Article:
[Published in Christianity Today, August 15, 1994] [Also published as a chapter in the book Guns and Violence, Edited by Henny H. Kim (Greenhaven Press, 1999)] America the Brutal: How Did We Get to such a State of Madness? By Caleb Rosado * cI 9m the big man.
I got the gun. Why does she have this attitude? d This was the explanation a 16-year-old youth gave for killing at point-blank range a mother of three. While her 10-year-old daughter watched in shocked horror, two teenagers ages 15 and 16, ordered Christine Schweiger to her knees, outside of Popeye 9s Famous Fried Chicken & Biscuits in Milwaukee, Wisconsin, and demanded her money.
When she told them she didn 9t have any, one of the youth blew away most of her head with a blast from a 12- gauge sawed-off shotgun, giving the above reason for doing so. 1 Many years ago, the renowned communist leader Mao Tse Tung said that "power grows out of the barrel of a gun." If there ever was a time when this slogan was true, it is today in America. For many people, especially young, male, urban African Americans and Latinos, their only source of power and ... more. less.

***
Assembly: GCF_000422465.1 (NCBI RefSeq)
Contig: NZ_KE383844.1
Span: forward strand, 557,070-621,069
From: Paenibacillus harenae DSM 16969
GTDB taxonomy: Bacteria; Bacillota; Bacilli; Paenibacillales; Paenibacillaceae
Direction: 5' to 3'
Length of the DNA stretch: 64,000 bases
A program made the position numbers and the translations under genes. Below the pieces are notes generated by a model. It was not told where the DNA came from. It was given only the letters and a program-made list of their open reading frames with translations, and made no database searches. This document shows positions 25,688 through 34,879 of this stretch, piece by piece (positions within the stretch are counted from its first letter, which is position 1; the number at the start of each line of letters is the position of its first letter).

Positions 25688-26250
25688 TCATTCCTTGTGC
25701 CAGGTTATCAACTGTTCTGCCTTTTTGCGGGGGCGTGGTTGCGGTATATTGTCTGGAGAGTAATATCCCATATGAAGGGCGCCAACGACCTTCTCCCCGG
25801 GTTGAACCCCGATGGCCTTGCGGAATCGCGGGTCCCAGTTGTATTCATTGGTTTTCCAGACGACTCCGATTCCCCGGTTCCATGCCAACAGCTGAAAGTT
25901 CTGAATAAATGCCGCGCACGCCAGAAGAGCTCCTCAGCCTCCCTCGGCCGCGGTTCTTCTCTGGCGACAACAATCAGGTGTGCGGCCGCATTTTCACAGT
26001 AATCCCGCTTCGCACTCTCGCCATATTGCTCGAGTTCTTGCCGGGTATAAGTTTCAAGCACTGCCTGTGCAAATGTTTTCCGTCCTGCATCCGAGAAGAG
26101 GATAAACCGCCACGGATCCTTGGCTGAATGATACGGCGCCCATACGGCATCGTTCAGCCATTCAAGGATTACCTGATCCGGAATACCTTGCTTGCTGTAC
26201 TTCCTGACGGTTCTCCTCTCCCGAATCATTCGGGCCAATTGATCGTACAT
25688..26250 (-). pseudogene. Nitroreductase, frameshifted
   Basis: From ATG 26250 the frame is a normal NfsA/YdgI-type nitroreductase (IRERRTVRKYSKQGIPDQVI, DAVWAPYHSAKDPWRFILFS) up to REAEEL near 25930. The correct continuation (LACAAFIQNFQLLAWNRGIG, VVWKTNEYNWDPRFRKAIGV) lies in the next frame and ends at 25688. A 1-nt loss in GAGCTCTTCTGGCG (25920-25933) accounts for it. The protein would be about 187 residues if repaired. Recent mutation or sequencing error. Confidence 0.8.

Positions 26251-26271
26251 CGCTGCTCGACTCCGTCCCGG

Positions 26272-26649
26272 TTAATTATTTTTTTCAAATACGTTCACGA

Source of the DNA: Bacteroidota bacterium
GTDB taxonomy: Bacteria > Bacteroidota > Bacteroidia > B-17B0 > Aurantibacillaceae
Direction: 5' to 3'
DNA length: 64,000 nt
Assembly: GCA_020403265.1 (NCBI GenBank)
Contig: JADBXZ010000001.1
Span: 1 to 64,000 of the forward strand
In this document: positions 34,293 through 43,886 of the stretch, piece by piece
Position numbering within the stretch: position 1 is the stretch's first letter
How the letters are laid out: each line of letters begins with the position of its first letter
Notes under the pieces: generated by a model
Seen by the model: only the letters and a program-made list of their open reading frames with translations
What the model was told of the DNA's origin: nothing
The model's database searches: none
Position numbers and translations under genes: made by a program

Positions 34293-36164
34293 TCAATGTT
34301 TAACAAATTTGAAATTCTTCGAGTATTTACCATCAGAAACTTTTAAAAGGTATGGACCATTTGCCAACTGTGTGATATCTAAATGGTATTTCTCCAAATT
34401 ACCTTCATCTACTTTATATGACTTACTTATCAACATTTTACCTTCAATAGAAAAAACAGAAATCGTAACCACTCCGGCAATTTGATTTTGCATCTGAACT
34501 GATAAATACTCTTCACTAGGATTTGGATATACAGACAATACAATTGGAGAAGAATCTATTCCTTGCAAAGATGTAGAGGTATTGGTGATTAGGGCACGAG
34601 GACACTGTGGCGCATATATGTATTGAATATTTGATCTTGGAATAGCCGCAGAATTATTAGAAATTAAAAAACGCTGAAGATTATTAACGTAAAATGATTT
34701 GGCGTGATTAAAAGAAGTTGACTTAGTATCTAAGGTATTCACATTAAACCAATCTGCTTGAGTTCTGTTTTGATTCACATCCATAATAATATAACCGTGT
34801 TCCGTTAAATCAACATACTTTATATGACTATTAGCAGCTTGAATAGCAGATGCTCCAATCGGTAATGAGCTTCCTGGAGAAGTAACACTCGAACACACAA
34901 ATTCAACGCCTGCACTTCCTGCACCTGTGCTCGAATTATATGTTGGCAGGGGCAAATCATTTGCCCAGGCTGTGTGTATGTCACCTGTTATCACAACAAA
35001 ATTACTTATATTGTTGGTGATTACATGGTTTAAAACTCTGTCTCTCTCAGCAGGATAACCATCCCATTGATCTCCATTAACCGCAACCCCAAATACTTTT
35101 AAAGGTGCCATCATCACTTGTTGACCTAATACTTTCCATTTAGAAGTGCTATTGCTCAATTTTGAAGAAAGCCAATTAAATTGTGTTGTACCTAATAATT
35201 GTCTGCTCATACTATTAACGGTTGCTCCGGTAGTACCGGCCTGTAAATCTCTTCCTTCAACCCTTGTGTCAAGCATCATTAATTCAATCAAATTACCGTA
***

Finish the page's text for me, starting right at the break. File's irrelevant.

self-esteem comes from the barrel of a gun.<br><br> But the type of power Mao referred to was cpolitical d power. The kind of violence society is currently plagued with is cdriven more by greed, d suggests Jesse Jackson. Today 9s youth, he reminds us, are cnot shooting for food and clothes.<br><br> They 9re shooting for territory, conquest, gold, diamonds, cars. d 2 In other words, the violence we are currently witnessing is power with an attitude, as reflected in the reasoning of the 16- year-old who killed Christine Schweiger. It is power that blames the victim for not cooperating with the evil intentions of the victimizer. Thus, it justifies itself by suggesting that people deserve what they got, with a cold, amoral, consciousless, unremorseful attitude reflective of the behavior of the adulteress in Proverbs 30:20, who ceats, and wipes her mouth, and says, 8I have done no wrong. 9 d 3 Where have we as human beings gone wrong?<br><br> Why is human life in certain sectors of society regarded as having such little value that on the slightest whim 4even without provocation 4one human being will blow away another person with no remorse whatsoever? Whether the incident is the Rodney King and Reginald Denny beatings, or the bludgeoning to death of a 2-year-old child in Liverpool by a couple of children not much older, or the cethnic cleansing d in Bosnia-Hercegovina, or tribal massacres in Rwanda, or the Polly Klaas kidnapping-murder, or the Menendez brothers slaying their parents the result is the same 4violence without guilt, power with an attitude. It is an attitude that says, cYou don 9t deserve to live. d How did we get to such a state of madness?<br><br> This is the question this article explores, in seeking to get a grasp of some handles on an explanation that may give us some sense of what is happening in our world society. The problem is not one- dimensional, whether that dimension be sociological, economical, political, psychological, theological or spiritual; it is a combination of all these factors. One of the first things we need to understand is that violence does not occur in a social vacuum.<br><br> Different societies have different attitudes and values towards violence. Depending upon what people value, the outcomes in terms of social behavior will be America the Brutal 4 2 different. And it is these aspects of social life that channel, shape, encourage, or discourage violent and nonviolent behavior.<br><br> When it comes to gun violence, however, it is a cuniquely American problem, d placing the USA in a league of its own. 4 In 1990, handguns killed only 22 people in Great Britain, 68 in Canada, 87 in Japan. In the USA: 10,567.<br><br> 5 Why? The quick answer is that, cthey don 9t have guns and we do. d But it goes much deeper than that. Let me suggest several reasons across various disciplines, each one of which by itself would not be a sufficient explanation.<br><br> Collectively, however, they provided a formidable argument for why we are in the present amoral morass of violence. Because gun violence is almost exclusively an American phenomenon, this article will focus on the American experience. The Social Meaning of Violence: In American society, violence is: 1.<br><br> A cultural-historical value. The potential for violence was made a possibility from the very foundations of our nation, when the Second Amendment to the U.S. Constitution, in its Bill of Rights, made it clear in 1789 that: cA well regulated militia, being necessary to the security of a free state, the right of the people to keep and bear arms, shall not be infringed. d Owning and displaying guns, therefore, became a fundamental right of individuals from the very start of American society.<br><br> Later on in the expansion of the nation, at the expense of the native population, guns became the means by which the ill-devised Manifest Destiny of land appropriation was achieved. Two guns especially played a key role. The first was the Colt Revolver, patented in 1836 by Samuel Colt, and euphemistically labeled the cPeacemaker, d but more known as cthe gun that won the West. d The second one was The Gatling Gun, the most successful mechanically operated machine gun patented in 1862 by Richard Gatling.<br><br> Because the gun was capable of firing 350 rounds a minute through its rotating multiple barrels, it was believed to be the gun to end all wars, due to its formidability. It did the opposite, it only escalated violence. Both weapons were part of the cfrontier mentality d in American history.<br><br> This mindset, combined with the ideology of rugged individualism, gave rise to the image of the American cowboy as an independent, cI-go-where-I-want-to-go, do- what-I-want-to-do d type of fellow so popularized by Hollywood in Westerns, that not-so- coincidentally have made a comeback in the 890s. Today 9s heavily armed curban cowboys, d roaming the streets at night in their multi-horse -powered vehicles, are a re- emergence in the late 20th century of their old counterparts, the coutlaws d of late 19th century, who terrorized towns like Tombstone, Deadwood, Dodge City and Abilene. Night has become the new frontier in American society.<br><br> It is a ctime frontier d replacing the old land frontier. Many of the characteristics of the old land frontier 4sparse population, isolated settlements, individualism, boredom, greater acceptance of deviance, nearly everyone carries a gun, lawlessness and violence 4are all visible in the time frontier of night. 6 2.<br><br> An integral part of the social fabric of the entertainment industry. James M. Henslin poignantly observes: cIt may seem bizarre to members of other cultures, but murder is a major form of entertainment in American society.<br><br> Night after night we watch shootings, strangulations, stabbings, slashing, beatings, bombings, and various other forms of mutilation and mayhem flashing across our television screens 4all in living color. d 7 Rap music, 8 music videos, video games, 9 and movies, especially the slasher movies that are specifically targeted at a teenage audience, are all part of the booming America the Brutal 4 3 multi-billion dollar entertainment industry that has become a modern day Pied Piper, luring away our children and robbing them of their childhood through fear and violence from which many are never returning. 10 Sadly, entertainment is the number one product the United States exports to the rest of the world. Which raises the question, will the violence that so dominates American culture and society soon dominate other countries and cultures, as they drink from the cbroken cisterns d of select American values?<br><br> 3. A by-product of disconnectedness. Long ago Emile Durkheim, the renowned 19th century sociologist, in his classic study, Suicide, suggested that violence is more a product of people 9s disconnections from others and from the moral community of which they are a part, in large measure due to the upheaval in people 9s lives brought on by rapid social change.<br><br> He found that there was more suicide 4violence against one 9s self 4for example, in Protestant countries than in Catholic countries, largely because, he theorized, Protestant societies, focused on the individual, left people to fend for themselves in times of crisis. Catholic countries on the other hand, were more communal and the group was valued, providing people with a support system in times of stress. 11 There is much truth in Durkheim 9s theory.<br><br> People that are disconnected, that lack social bonds or personal attachments, or whose attachments are to groups [read cgangs d] that are disconnected from, or feel no responsibility to, the larger society, are more likely to commit acts of violence. The high rate of divorce and child abuse that is plaguing families today is resulting in a high number of children with little to no family ties. Their only family is the surrogate family of gang life.<br><br> In other words, because of adverse conditions, often beyond their control, many people today find themselves alone 4 economically, emotionally, socially and spiritually disconnected. Thus, when one examines what armed African American, Asian and Latino youth gangs, serial killers, disgruntled postal employees on a shooting spree, racist skin heads, and child killers all have in common, it is this: they all experience in varying degrees a sense of disconnectedness from the larger society. Roger Finke and Rodney Stark, clarify this explanation with this insightful statement: The real basis of the moral order is human relationships.<br><br> Most of us conform to laws and social norms most of the time because to do otherwise would risk our relationships with others. When we are alone, even the most respectable of us act in ways we would not were anyone present. People who have no relationships with family or close friends, or whose relationships are with persons far away, are essentially alone all the time.<br><br> They do not risk their attachments if they are detected in deviant behavior, because they have none to lose. Even in highly settled, stable communities some people are deficient in attachments, and it is they who are apt to engage in deviant behavior. 12 When people find themselves disconnected from the societal rewards of wealth, power and prestige, due to layoffs, lack of job opportunity, or being locked out of the system for economic or political reasons, a sense of frustration develops, which may erupt in violent behavior.<br><br> In other instances, when blockage occurs, frustration may take on alternate means by which to gain access to social rewards. Thus, since no one is going to get rich working for McDonalds at $4.25/hour, why not sell crack for $500/day? The drug economy thus becomes an cemployment agency d for many people locked out of America the Brutal 4 4 the system.<br><br> 13 When people find themselves locked out of the structures and rewards of the larger society, they tend to construct their own group, even if this group is regarded as deviant by society. Why? Because in an age of hi-tech, people need hi-touch 4the need for human attachments, those social bonds of affection.<br><br> When one feels rejected, one in turn can reject the rejecter, and everything they stand for. The result is the development of a subculture, with its own value system and code of conduct, cthe code of the streets. d 14 This is what sociologist Elijah Anderson, from the University of Pennsylvania, calls the coppositional culture d of the streets. cIt is a culture with its own code of behavior, based on gangsta bravado and gangsta respect, and it is a powerful force in the inner city.<br><br> It subverts the values of hope, work, love and civility, and it condones and romanticizes violence. d 15 Many of today 9s urban youth, especially nighttimers, live in an entirely different world from the rest of the population, the daytimers. These two worlds do not even interact nor relate to each other. 16 Because of the cultural values that males should be the breadwinners and the primary family supporters, males locked out of the system through joblessness and racism tend to experience the most social and psychological strain.<br><br> This strain is manifested in a state of powerlessness and a sense of inferiority. But since these are two traits that in gang life are perceived as weaknesses, one has to cfront d (do impression managment), in order to convey the opposite. The result is an overriding concern with respect.<br><br> When coupled with the psycho-cultural need to express macho images of male bravado, the slightest desmonstration of disrespect can result in an instant display of violence. 17 This is because the fragile images of self are barely hanging from a thin thread of self worth. This is one reason why males are the ones most involved in crime.<br><br> James Henslin tells us that cthe most dangerous time of the week is Saturday night. d 18 Again this has much to do with disconnectedness and the fact that there is a less investment of one 9s time and involvement in activities on weekends, giving credence to the old proverb: cAn idle mind is a devil 9s workshop. d Henslin says, cDuring weekends, when murders are more frequent, people feel less constrained by schedules and responsibilities, and they are likely to get out in public and, not insignificantly, do more drinking than usual. This increases the likelihood of quarrels, with the peak coming on the traditional 8Saturday night out. 9 d 19 It is not coincidental that cheap handguns are called cSaturday night specials. d 4. A legacy of self-hatred.<br><br> The United States of America, because of its unique history as a nation of nations, is largely comprised of racially and ethnically diverse people, who don 9t always accept each other on an equal basis. America has had a long and violent history of rejecting the cstranger, d especially the cother d who by virtue of color or culture is seen as different from the white majority. Throughout our history there have been two ways of determining who is an American, one for the ethnic or ccultural d minorities, the other way for the cracial d minorities.<br><br> For the former 4the Irish, the Germans, the Italians, the Jews, etc. 4all they had to do to assimilate and be accepted was to change their ethnic identification and discard their culture, and the socially invisible world of the majority was opened to, because they were cwhite. d For the second group, identified on the basis of cracial d stigma, the issue was more complex, it was biological, and as a result the shedding of culture made no difference in their acceptance. They were never seen, nor have been seen as cgenuine d Americans, only as hyphenated Americans: Native-Americans, African-Americans, Hispanic-Americans, Asian-Americans, etc. The implication is that America the Brutal 4 5 they are not quite yet Americans, nor can they ever be because of phenotypical differences.<br><br> 20 Such social rejection of persons of color, especially of African Americans because of their darker hue, has resulted in a legacy of self-hatred. This legacy has given rise to a socio-psychological sense of being without value, worth, power and hope. The result is a meaningless life, a life with no sense of worthful purpose.<br><br> It should therefore come as no surprise, especially to white people, when this state of social trauma spills out in rage and violence in the streets. Nathan McCall in his autobiography, Makes Me Want to Holler: A Young Black Man In America (Random 1993), reminds us that the consequence of teaching people to hate themselves is violence to themselves. This violence is best expressed in the killing of another person like unto themselves as a form of killing oneself, because my cbrother d is an extension of myself.<br><br> The result is black brothers killing each other. McCall says, cIf my life does not matter, your life does not matter either, since neither one of us has a future. d Jesus gave us the principle as to how this happens, when He said, cLove your neighbor as yourself. d If all I feel is hatred for myself, than all I feel for you, as an extension of myself, is also hatred! In view of all these factors, one can now understand why it is that young African Americans, Latino and Asian males are the ones most involved in crime and violence.<br><br> One can now also understand the reason why Asians, Latinos and African Americans turn on each other. Martin Luther King, Jr. once said in speaking of the power in all their hues: cIf color made them different, misery and oppression made them the same. d 21 Economically and politically blocked from societal rewards, and daily taught and experiencing self-hatred, self-rejection, and a lack of self-respect, they attack each other through a chorizontal violence. d This is the violence that results from a sense of powerlessness against an oppressive system and a traumatic inability to alter one 9s situation.<br><br> Thus, each scapegoats the other as a means of dealing with their frustrations. Cut off from the normal societal power supply, they have developed their own form and source of social power 4violence, power with an attitude. If power is defined as cthe capacity to act, d and if the only way powerless people are able to gain respect is through power which cgrows out of the barrel of a gun," then what one is left with is power as coercion 4the capacity to act in a manner which forces the behavior of others even against their wishes.<br><br> This violence feeds the media, which in turn feeds our prejudices and stereotypes, which ultimately feed our fears and behaviors, even among us persons of color towards our own. Thus it came not as a surprise when Jesse Jackson himself, in a speech given in Chicago near the end of 1993, decrying black-on-black violence, admitted: cThere is nothing more painful to me at this stage in my life than to walk down the street and hear footsteps and start thinking about robbery 4then look around and see somebody white and feel relieved. d 22 American as a nation is now collecting on a 400-year debt of violent dehumanization against persons of color, especially African Americans. There is one further disconnectedness prevalent in society, and perhaps the most crucial one 4alienation from God.<br><br> The further people are from God, the closer they are to violence and inhumanity. Lets discuss this last aspect of violence. 5.<br><br> Violence reflects a lack of the cfear of God d in human experience. The human carnage in our cities and throughout the world raises a crucial question 4where is God? This question goes deeper than whether or not God exists, for most people acknowledge that, even the violent person.<br><br> The real question is this: Is violence the America the Brutal 4 6 natural result of the absence in human life of a sense of the holiness and awesomeness of God to whom one has to give account? The Bible calls this the cfear of God. d It does not mean fear in our normal understanding of the term, to be afraid, as when one is spooked. It means to cquake, d to cshudder, d to ctremble d in the presence of a Being so holy, so superior, so overpowering, so removed from evil, that in the presence of this Being, human boasting, human pride, human arrogance vanish as the person bows in humility, reverence and adoration.<br><br> Rudolf Otto tells us that in relation to God human beings lack a sense of the cmysterium tremendum d 4a sense of dread, a chushed, trembling, and speechless humility d in recognition of that which is beyond human conception or understanding. 23 The prophet Isaiah experienced this sense of dread. cIn the year that King Uzziah died, I saw the Lord sitting on a throne, high and lofty.<br><br> . . And I said: cWoe is me!<br><br> I am lost, for I am a man of unclean lips! d 24 For this reason Proverbs declares, cThe fear of the Lord is the beginning of wisdom. d Any correct understanding of life and the human condition begins here, with a sense of the presence of God in human affairs. When the fear of God is missing from the human heart, evil, corruption and violence prevail. cFools say in their hearts, 8There is no God. 9 They are corrupt, they do abominable deeds; there is no one who does good d (Psalm 14:1).<br><br> If God is the source of life, than anything that unjustly takes life, separates us from God. But the question is: Is the taking of life that which separates us from God, or is our separation from God that which makes it easy to take life? For sure it is a reciprocal action, but the spark of that action lies in our separation from God.<br><br> The psalmist in Psalm 36:1 says: cTransgression speaks to the wicked deep in their hearts. d Why? Immediately the answer comes: cThere is no fear of God before their eyes. d Abraham went down to Egypt and feared for his life. When asked why, he declared, cI thought, 8There is no fear of God at all in this place, and they will kill me, 9 d (Genesis.<br><br> 20:11). Where God is not feared, life is cheap. When people are removed from God, human life is not valued.<br><br> America the Brutal 4 7 What Can We Do? Once the problem has been clearly defined, the solutions are easy to detect for they emerge from the definition of the problem. An assessment of all the above leads us to the following steps of action to alleviate the problem of violence.<br><br> I say calleviate d because as long as evil persists in the world, violence will always be a reality to contend with. While most of these solutions have already been proposed, implementation will not be easy, for there will always be opposition, especially from those who have a vested interest in maintaining things as they are. 1.<br><br> Limit the availability of firearms. The passing of the Brady Bill and the ban on assault weapons is a good start. But more is needed.<br><br> Guns have to be removed from the streets. 2. We need a more responsible entertainment industry that will put human welfare above profit.<br><br> This, of course, is easier said than done. But if there is one thing that comes across crystal clear, it is this. The money changers in the temple of capitalism in America today are just as amoral, just as callous as the young gunmen that kill without a conscious in our streets.<br><br> Both could care less about the quality of human life. The only difference is that the capitalist does it through socially acceptable means, and rarely receives a higher sanction than a slap on the wrist, such as recent efforts by congress to limit violence on TV and in video games. The kid on the street sees no difference.<br><br> For sure the latter behavior results in death, while the former does not. But both attitudes are just as murderous for their insensitivity. 3.<br><br> Put the money in jobs and education, not in prisons. Crime in many cases is often the only option open for people to gain respectability when no other doors are open. We need to open these other doors.<br><br> One of the best doors for young people to go through is the door of quality education. Much of what passes for education in our urban centers does not even meet minimum standards. A lot of teachers have given up on their students.<br><br> We need teachers that are willing to inconvenience themselves for their students. Otherwise, they will graduate from the schools of the street to the higher education of prisons. Comparing four-year costs for college and incarceration, the differences are staggering (see graphic).<br><br> Four years of college in a public university costs on the average $23,892. For a private university the cost is $59,644. But four years in a federal prison cost $80,288.<br><br> 25 Simple math tells you which one is the wiser investment of funds. What is needed is not cthree strikes and you 9re out, d but as Jesse Jackson says, cFour balls and you 9re in d 4Headstart, education, vocational/ technical training, and jobs. 4.<br><br> Build strong attachments. The family needs to be strengthened. Support networks need to be developed in communities.<br><br> We are all members of cgangs. d Some gangs or groups are simply more socially acceptable than others. We need to move youth from deviant gangs to socially acceptable gangs. Here is where churches can play a key role, setting up alternative, surrogate families to replace gangs.<br><br> The church needs to become cfamily d for many estranged persons, for the church in a special sense is the home of the connected. Churches cannot take the position that God 9s kingdom is not of this world and only focus on the spiritual. While Jesus spoke much against violence, the church cannot just posture from a stance of separation and aloofness, and spew out condemnations against violence.<br><br> It is because of this myopic vision and mission, why many young offenders do not see the church as a viable option for change in their lives. Yet the America the Brutal 4 8 church may very well be the most important institution to mediate change in the ghettos and barrios of America. Why?<br><br> Because, as Jim Wallis from Sojourners declares: cThe cruel and endemic economic injustice, soul-killing materialism, life-destroying drug traffic, pervasive racism, unprecedented breakdown of family life and structure, and almost total collapse of moral values that have created this culture of violence are, at heart, spiritual issues. d d 26 [For what churches can do, see the sidebar, cTen Point Plan to Mobilize the Churches. d 27 ] 5. Teach self-respect and self-love. We must teach our children to reject rejection and not themselves, by giving them positive images of self rather than negative ones.<br><br> Part of the problem has to do with cadultism, d the abuse of the power imbalance which adults have over children and youth. Children and youth have no power over their lives. cWithout power to protect themselves, children and youth are constantly restricted, disrespected, and abused by adults. d At home, at school, at church, at work, on the sports field or on the street, adults hold all the authority to decide their future.<br><br> And they do so through grades, discipline, arrests, report cards, allowances, evaluations, lies, failed promises and neglect. The result is low self-esteem. cWhen we only help them develop higher self-esteem we lie to teens.<br><br> We lead them to believe that they are the problem and that they are to blame, d resulting in cinternalized oppression. d What they need is adults serving as allies, to help change the odds. 28 Adults need to model respect for children, and teach them to respect each other. This lesson especially needs to be taught to boys, to respect girls and not treat them as sexual objects.<br><br> Images of women in the media have to change because such images are encouraging sexual abuse and a rising lack of self-respect among girls and women, resulting in self-hatred and a low sense of self-worth. Audre Lorde, the African American poet, tells us. cIt is a waste of time hating a mirror or its reflection instead of stopping the hand that makes glass with distortions. d 29 Black and Latino youth today are shattering social mirrors of self-hate and in the process are cutting and killing themselves.<br><br> What they need is our help in cstopping the hand that makes glass with distortions. d One such effort in America today is multiculturalism, the respect for the contribution other cultures have made to our nation. Multiculturalism is redefining who is an American by challenging the taken-for-granted definition of American as cwhite. d It is telling the people of the United States of America that an cAmerican d is any person that is a citizen of this country either by birth or naturalization, no matter their skin color, physical features, cultural expression or national origin. The result is group pride and empowerment, the ability to enable people to be self-critical of their own biases so as to strengthen themselves and others to achieve and deploy the maximum potential of this nation.<br><br> At the heart of this empowerment lies what Whitney Houston sang to us in her 1986 hit song, cLearning to love yourself is the greatest love of all. d Jesus made it clear that at the core of a healthy relationship with others lies a healthy relationship towards oneself. Why? Because at the heart of all forms of oppression lies one's concept of self, regardless of race, color, or gender.<br><br> If one has never fully accepted the self, one can never fully accept the cother, d not even God. This is why Jesus declared, cYou shall love your neighbor as yourself d (Matthew 22:39). Jesus was seeking to communicate an important truth, that my attitude and behavior toward others is a reflection of how I feel about myself!<br><br> cOf the various problems plaguing society, most can be reduced to the problem of identity 4failure to accept oneself with a total America the Brutal 4 9 emotional maturity which allows one to be comfortable with self, and does not seek to take away from others their humanity or add to others that which will make them less than human. Thus, the degree to which any person fails to grant another person total human dignity and acceptance, equates the degree to which that person is enslaved and dominated, whether by someone else or by his or her own distorted self-image. The oppressor, then, needs liberation just as much as the oppressed. d 30 Ultimate self-love and self-respect, however, come when we as human beings recognize our value to God.<br><br> For the value of a human soul is determined by the price God was willing to pay for its redemption. The truth of this principle should be the guiding force in our lives, giving us a positive image of self, and a healthy, respectful relationship with other human beings. Actually most people have never experienced it.<br><br> Martin Luther correctly observed that the cnatural d person cannot fear God, for the natural does not comprehend the spiritual. The fear of God is only experienced through the cspiritual d dimension of life. Unfortunately this is the one dimension in people 9s lives that is the least developed.<br><br> This why people today, in ever increasing numbers, are in search of spirituality 4that intangible reality and animating force which connects us to God, however defined, and to each other, resulting in a state of security and in a sense of worthful purpose. Churches need to recover a sense of spirituality in their ministry. Far too often they merely operate as business corporations.<br><br> Churches need to become spiritual centers connected to social reality. People want and need a God that is real, not one enshrined in organized, meaningless ritual. We need to brake out of the old religious paradigms and explore new ways of connecting urban life with divine life.<br><br> This will not be easy, but the rewards will be great. The other day, on my way home from San Francisco, I pulled off Highway 101 outside of Cloverdale, to pay tribute to the informal memorial set up by the side of the highway to the memory of Polly Klaas. It was a sobering sight, recalling the experience of her death at the hands of a heartless killer.<br><br> Of all the kind words expressed in cards, paper scraps and on wood, one written on a board moved me to the core. It simply read: cFor a brief moment an angel rested here. d If Polly 9s life had been respected, she would still be with us. God respects life.<br><br> Humans need to learn that respect for all the Pollys of the world. In so doing we will restructure a society that is safe for differences and where human life is valued. America the Brutal 4 10 * Caleb Rosado, Ph.D.<br><br> is Professor of Sociology at Humboldt State University in Arcata, California. 1 Jon D. Hull, cHave We Gone Mad? d Time, December 20, 1993, p.<br><br> 31. 2 Parade Magazine, December 19, 1993, p. 8.<br><br> 3 All Scripture references are from the New Revised Standard Version. 4 Bruce Frankel, cUSA in its own league when it comes to firearms, d USA Today, December 29, 1993, p. 6A.<br><br> 5 FBI Uniform Crime Reports. 6 For an excellent discussion comparing the old land frontier with the nighttime as a frontier see Murray Melbin, cNight As Frontier, d American Sociological Review 43 (February 1978), pp. 3-22.<br><br> 7 James M. Henslin, Social Problems, (Englewood Cliffs, NJ: Prentice Hall, 1994), p. 170.<br><br> 8 See cover article, cwhen is rap 2 violent? d Newsweek, November 29, 1993. 9 See cover article, cAttack of the Video Games d Time, September 27, 1993. 10 See cover article, cGrowing Up Scared: How Our Kids Are Robbed of Their Childhood d Newsweek, January 10, 1994.<br><br> 11 Emile Durkheim, Suicide. New York: The Free Press, 1951. 12 Roger Finke, and Rodney Stark, The Churching of America, 1772-1990, (New Brunswick, NJ: Rutgers University Press, 1992), p.<br><br> 31,32. 13 Elijah Anderson, Streetwise. Chicago: University of Chicago Press, 1990.<br><br> 14 Elijah Anderson, cThe Code of the Streets, d The Atlantic Monthly, May 1994. 15 Tom Morganthau, cThe New Frontier for Civil Rights, d Newsweek, November 29, 1993, p. 65.<br><br> See also Elijah Anderson, cThe Code of the Streets, d The Atlantic Monthly, May 1994. 16 See reference in note 6 above. 17 For excellent discussions of the relationship between respect and violence, see Nathan McCall, Makes Me Want to Holler: A Young Black Man In America (New York: Randon, 1993); and Elijah Anderson, cThe Code of the Streets, d The Atlantic Monthy, May 1994.<br><br> 18 Ibid., p. 172. 19 Ibid., p.<br><br> 177. 20 Eduardo Seda Bonilla, cEthnic Studies and Cultural Pluralism, d The Rican Fall 1971. 21 Martin Luther King, Jr., Where Do We Go From Here: Chaos or Community?<br><br> (Boston: Beacon Press, 1967), p. vii. 22 Newsweek, December 13, 1993, p.<br><br> 17. 23 Rodolf Otto, The Idea of the Holy. New York: Oxford University Press, 1958.<br><br> 24 Isaiah 6. 25 Data from Federal Bureau of Prisions and The College Board, used in a graphic, USA Snapshots, USA Today, June 4, 1992. 26 Jim Wallis, cWorth Fighting For: The Churches Mobilize to Save Urban America, d Sojourners February-March 1994, p.<br><br> 10. 27 Sojourners February-March 1994, p. 13.<br><br> 28 Paul Kivel, cAdultism d in Allan Creighton, Teens Need Teens (Oakland: Battered Women 9s Alternatives, 1990). 29 Audre Lorde, cGood Mirrors Are Not Cheap, d in Lorde, Undersong (New York: W.W. Norton, 1992), p.<br><br> 85. 30 Caleb Rosado, cThe Role of Liberation Theology on the Social Identity of Latinos. d Latino Studies Journal Volume 3, Issue 3, September 1992, p. 54.<br><br>